Opinion

Season 2 of ‘Euphoria’ delves into controversy, emotional performances

After a big secret is revealed, Cassie (Sydney Sweeney) is threatened by Maddy (Alexa Demie) while Kat (Barbie Ferreira) watches. (Fair use Vanity Fair)

After much anticipation, the long-awaited Season 2 of “Euphoria” was finally released Jan. 9. The show meets its high expectations following a well-received first season, seamlessly portraying Rue Bennett’s (Zendaya) struggles with addiction while including various controversial subplots. However, the show lacks a coherent plot structure at times. Although chaotic, Season 2 has amazing cinematography, is engaging and further develops some characters.

“Euphoria” is narrated by Rue, a 17-year-old drug addict. The series follows Rue and a group of her peers as they navigate difficulties such as addiction, drugs and trauma.

The season begins with the backstory of Fezco (Angus Cloud) and Ashtray (Jason Walton). It further develops Fez’s gentle and compassionate nature. Additionally, their backstory is one way in which the show strengthens these characters.

Similarly, Lexi’s (Maude Apatow) character is much more developed in Season 2, following her as she writes a play about herself and her peers.

The play, which takes place over two consecutive episodes, offers Lexi’s fresh outlook on these events because her point of view is not often shown.

However, in Season 2, some characters’ plotlines are left undeveloped and unfinished, such as Kat’s (Barbie Ferreira).

In the first season, Kat was a prevalent character; meanwhile, in Season 2, her thoughts and feelings are underdeveloped and her plotline unimportant, which was frustrating to watch.

The actors realistically portray the struggles seen on screen. However, the ways in which all the storylines occur are not necessarily realistic.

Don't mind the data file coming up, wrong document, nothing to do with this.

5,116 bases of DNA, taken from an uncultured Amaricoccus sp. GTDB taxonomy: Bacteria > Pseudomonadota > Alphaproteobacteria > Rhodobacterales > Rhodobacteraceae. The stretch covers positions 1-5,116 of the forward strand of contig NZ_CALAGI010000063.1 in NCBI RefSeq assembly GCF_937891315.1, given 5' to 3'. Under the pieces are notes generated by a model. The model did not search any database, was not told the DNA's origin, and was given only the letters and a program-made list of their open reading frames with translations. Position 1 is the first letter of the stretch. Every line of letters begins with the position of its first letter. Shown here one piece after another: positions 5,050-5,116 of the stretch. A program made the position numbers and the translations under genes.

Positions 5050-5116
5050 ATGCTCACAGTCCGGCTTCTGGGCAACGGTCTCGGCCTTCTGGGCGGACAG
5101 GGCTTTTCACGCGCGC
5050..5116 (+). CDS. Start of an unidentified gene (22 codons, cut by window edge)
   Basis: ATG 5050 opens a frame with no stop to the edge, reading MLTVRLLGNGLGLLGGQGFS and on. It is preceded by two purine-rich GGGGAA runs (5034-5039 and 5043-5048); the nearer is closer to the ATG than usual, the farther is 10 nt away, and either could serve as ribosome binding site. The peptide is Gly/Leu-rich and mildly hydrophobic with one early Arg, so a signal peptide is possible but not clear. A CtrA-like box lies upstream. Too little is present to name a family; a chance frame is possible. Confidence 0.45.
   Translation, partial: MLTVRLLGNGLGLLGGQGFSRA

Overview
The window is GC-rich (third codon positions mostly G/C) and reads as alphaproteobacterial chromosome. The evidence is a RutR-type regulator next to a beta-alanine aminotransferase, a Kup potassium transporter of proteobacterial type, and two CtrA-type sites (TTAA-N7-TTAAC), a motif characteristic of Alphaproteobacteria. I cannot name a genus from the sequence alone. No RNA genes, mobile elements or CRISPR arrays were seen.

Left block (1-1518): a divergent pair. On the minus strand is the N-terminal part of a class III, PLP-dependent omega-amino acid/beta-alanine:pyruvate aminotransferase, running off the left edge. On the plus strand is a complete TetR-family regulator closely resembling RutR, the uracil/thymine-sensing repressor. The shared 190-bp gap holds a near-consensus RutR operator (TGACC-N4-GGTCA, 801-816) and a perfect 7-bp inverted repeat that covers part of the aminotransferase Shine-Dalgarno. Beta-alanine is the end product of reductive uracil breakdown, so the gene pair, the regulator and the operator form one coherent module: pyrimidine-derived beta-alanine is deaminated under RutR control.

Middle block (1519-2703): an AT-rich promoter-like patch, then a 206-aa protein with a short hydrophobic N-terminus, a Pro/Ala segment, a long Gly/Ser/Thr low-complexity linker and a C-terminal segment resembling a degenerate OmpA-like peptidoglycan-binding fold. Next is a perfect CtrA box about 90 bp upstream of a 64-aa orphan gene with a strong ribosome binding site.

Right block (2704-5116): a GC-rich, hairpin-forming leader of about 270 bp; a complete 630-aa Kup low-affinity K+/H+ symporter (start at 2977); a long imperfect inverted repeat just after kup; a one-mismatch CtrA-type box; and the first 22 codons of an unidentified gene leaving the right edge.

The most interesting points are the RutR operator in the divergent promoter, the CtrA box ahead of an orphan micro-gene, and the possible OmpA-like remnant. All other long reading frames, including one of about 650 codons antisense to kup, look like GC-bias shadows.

For example, when Rue has a mental breakdown after relapsing, Zendaya’s acting effectively portrays these intense emotions to viewers. It realistically depicts how addiction can impact relationships between loved ones. However, events within the episode, such as Rue outrunning the police during her breakdown, are unrealistic.

“Euphoria” Season 2 was shot on Kodak Ektachrome motion picture film, while Season 1 was shot digitally, according to IndieWire. The switch from digital to film complemented the more intense tone of this season.

The show offers excellent acting and cinematography but falls flat in some major ways.

Sam Levinson, sole director, writer and producer of the show, failed to wrap up some plotlines from Season 1, which was frustrating. The show has been renewed for a third season, so hopefully he takes viewers’ critiques and resolves what was left unfinished.

While “Euphoria” does have improbable plotlines and unfinished aspects, the struggles the characters face and the emotions portrayed by the actors are very realistic. “Euphoria” is an intense series to watch, but it’s a cinematic masterpiece that constantly leaves viewers wanting more.

Even though “Euphoria” doesn’t always follow a realistic plotline, it depicts accurate struggles that teenagers go through, such as trauma, addiction and complicated love lives.

Quinn McDermott
Quinn McDermott is a staff reporter for The Torch. She is a junior at Bexley High School, and this is her first year as a member of the Torch staff. Outside of Torch, she plays tennis and softball for the high school.